The Storyteller

Torah is not a document. The Torah especially is not a document. There is a difference between Torah and The Torah.

A library, a collection of Jewish wisdom told from generation to generation, Torah is less frequently (and more correctly) called Torah Shelba’peh to distinguish it from The Torah. The Torah is less frequently (and incorrectly) called Torah Sheh’bikhtav.

One literally means “oral Torah”, the other literally means “written Torah”. Chas ve’shalom – G!d Forbid – that anything about The Torah is incorrect, other than calling it “written Torah”.

What was once correct, calling The Torah Torah Sheh’bikhtav, is correct no longer. Language advances as time moves on. The Torah is written, certainly, Moshe Rabénu wrote it, or caused it to be written, I do not dispute this.

This describes how The Torah was collected, it does not describe what was collected – and what was collected other than stories?

The Torah has other names, more correct names – sefer torah, chumash – and also separate names, the names of books and chapters, names that group the national histories of the People Israel, names that tell the biographies of a family, Israel’s Children (Bené Yisra’él).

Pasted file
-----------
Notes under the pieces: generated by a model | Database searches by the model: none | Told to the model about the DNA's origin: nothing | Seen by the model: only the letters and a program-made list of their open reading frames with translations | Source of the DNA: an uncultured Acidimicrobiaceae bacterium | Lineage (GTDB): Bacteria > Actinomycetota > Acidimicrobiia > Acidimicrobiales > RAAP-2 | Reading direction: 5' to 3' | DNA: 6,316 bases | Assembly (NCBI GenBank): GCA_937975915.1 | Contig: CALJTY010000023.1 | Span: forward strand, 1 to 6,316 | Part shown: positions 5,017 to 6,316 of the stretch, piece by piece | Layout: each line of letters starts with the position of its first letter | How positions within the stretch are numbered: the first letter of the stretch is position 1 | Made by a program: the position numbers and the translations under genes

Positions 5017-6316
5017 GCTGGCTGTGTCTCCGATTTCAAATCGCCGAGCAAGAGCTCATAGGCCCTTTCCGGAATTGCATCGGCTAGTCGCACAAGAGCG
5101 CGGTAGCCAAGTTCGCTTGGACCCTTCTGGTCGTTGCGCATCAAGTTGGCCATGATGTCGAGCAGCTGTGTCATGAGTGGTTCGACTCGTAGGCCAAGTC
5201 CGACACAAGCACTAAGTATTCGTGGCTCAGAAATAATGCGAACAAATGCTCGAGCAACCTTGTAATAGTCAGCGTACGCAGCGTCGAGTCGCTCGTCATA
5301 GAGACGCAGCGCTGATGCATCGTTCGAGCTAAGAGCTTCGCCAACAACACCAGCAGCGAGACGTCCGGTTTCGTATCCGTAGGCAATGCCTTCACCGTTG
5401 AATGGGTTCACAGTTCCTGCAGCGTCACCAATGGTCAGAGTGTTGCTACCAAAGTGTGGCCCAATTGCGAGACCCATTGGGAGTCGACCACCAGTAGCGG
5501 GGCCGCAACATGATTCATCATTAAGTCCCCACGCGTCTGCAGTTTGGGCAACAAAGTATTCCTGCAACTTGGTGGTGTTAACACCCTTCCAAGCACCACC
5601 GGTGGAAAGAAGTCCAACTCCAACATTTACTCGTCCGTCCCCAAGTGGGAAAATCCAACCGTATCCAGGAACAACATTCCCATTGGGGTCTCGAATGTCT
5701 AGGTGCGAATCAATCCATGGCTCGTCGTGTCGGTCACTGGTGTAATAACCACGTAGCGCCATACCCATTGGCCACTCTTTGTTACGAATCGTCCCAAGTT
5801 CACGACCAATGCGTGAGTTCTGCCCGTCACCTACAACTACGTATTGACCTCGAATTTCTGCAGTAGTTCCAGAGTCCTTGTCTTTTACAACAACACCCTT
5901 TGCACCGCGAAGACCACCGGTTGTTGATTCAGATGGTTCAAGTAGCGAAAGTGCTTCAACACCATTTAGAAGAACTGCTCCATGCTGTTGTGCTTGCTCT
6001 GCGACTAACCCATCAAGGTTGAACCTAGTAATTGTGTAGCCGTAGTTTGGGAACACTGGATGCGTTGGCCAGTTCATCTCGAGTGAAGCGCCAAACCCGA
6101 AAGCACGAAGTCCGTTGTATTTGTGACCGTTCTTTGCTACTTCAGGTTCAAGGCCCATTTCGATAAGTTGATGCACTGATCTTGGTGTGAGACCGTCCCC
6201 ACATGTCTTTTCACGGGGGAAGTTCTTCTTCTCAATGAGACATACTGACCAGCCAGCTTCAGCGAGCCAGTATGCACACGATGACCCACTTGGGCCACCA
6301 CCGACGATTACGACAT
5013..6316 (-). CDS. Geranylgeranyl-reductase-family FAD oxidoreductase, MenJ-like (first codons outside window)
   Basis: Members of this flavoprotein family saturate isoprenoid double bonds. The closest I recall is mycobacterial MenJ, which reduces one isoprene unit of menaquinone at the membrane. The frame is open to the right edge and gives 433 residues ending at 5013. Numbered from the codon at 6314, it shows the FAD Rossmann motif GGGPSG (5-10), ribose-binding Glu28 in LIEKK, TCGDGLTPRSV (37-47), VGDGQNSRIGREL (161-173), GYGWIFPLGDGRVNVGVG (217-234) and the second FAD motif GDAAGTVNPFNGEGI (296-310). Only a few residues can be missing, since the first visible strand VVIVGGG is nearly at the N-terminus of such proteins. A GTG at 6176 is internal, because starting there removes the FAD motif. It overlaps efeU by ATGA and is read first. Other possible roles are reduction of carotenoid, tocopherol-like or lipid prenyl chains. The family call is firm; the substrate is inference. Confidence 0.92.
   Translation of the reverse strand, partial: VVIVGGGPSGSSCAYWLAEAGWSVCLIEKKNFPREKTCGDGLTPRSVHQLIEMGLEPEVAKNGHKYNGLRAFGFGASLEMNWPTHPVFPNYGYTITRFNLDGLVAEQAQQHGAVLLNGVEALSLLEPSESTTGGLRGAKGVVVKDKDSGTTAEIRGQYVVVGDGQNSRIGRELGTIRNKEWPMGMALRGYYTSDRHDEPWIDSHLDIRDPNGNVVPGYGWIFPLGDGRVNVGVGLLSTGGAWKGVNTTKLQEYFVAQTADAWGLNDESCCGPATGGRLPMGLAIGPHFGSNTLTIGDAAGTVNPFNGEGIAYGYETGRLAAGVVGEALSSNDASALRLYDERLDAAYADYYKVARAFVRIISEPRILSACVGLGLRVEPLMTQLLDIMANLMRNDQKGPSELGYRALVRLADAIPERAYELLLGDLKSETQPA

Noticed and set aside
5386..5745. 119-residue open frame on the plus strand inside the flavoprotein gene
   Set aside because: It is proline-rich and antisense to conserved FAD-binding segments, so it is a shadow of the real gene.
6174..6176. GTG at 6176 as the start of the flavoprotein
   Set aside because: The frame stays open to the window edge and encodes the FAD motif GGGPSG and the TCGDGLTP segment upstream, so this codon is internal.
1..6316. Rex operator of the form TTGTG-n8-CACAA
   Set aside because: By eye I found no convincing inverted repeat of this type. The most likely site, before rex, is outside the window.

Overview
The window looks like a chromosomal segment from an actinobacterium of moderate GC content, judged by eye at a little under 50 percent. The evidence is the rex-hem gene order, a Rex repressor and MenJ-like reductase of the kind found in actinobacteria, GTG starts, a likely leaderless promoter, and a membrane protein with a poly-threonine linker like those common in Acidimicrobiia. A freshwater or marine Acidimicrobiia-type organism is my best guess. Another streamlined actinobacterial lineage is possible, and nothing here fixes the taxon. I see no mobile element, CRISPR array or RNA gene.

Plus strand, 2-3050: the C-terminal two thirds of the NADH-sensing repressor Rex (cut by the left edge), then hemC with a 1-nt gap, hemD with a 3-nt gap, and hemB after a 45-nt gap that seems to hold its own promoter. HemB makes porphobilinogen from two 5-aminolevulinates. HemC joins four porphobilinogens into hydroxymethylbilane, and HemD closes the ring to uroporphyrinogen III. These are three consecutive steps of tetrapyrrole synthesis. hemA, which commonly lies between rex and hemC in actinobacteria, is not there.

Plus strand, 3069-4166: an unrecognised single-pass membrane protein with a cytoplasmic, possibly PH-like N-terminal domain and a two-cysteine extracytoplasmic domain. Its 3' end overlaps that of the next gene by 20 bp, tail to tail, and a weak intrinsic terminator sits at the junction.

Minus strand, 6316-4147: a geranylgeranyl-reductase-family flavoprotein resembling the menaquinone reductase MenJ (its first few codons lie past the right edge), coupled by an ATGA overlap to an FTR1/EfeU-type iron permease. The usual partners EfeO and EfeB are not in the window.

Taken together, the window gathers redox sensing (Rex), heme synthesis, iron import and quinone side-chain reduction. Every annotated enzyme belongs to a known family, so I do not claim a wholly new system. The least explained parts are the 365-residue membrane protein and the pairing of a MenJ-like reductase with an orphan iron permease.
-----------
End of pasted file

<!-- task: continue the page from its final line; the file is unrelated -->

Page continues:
Torah also has other names. Siddur, Mishna, Gemara, Talmud, Midrash, Agada – and within these names are other names, the names of books and chapters.

It is all Torah. Whatever name we use to describe Torah matters less than the stories told, for each name designates a type of story.

The Gemara especially collects and recounts stories. A Gemara without stories is inconceivable to anyone who has learned Talmud: a sugya is a doorway to proof. The key that unlocks the door? Stoytelling, and this is the very essence of Gemara. The halachta would be as dry as the desert sands without the agadata.

Storytelling, however, stands alone as a type of Torah. The storytelling told here is, for the moment, from the Chasidic traditions. Your storyteller is Zalman-Shlomo, the Kalashtyner Magid. Kalashtyne is a shtetl of the new country located west of the north’s mideast, where the air gives a natural Rocky Mountain high. Zalman-Shlomo will be pleased to tell The Torah’s stories also as time and Ha’Shem permit, one day at a time.

Tales of the Chasidim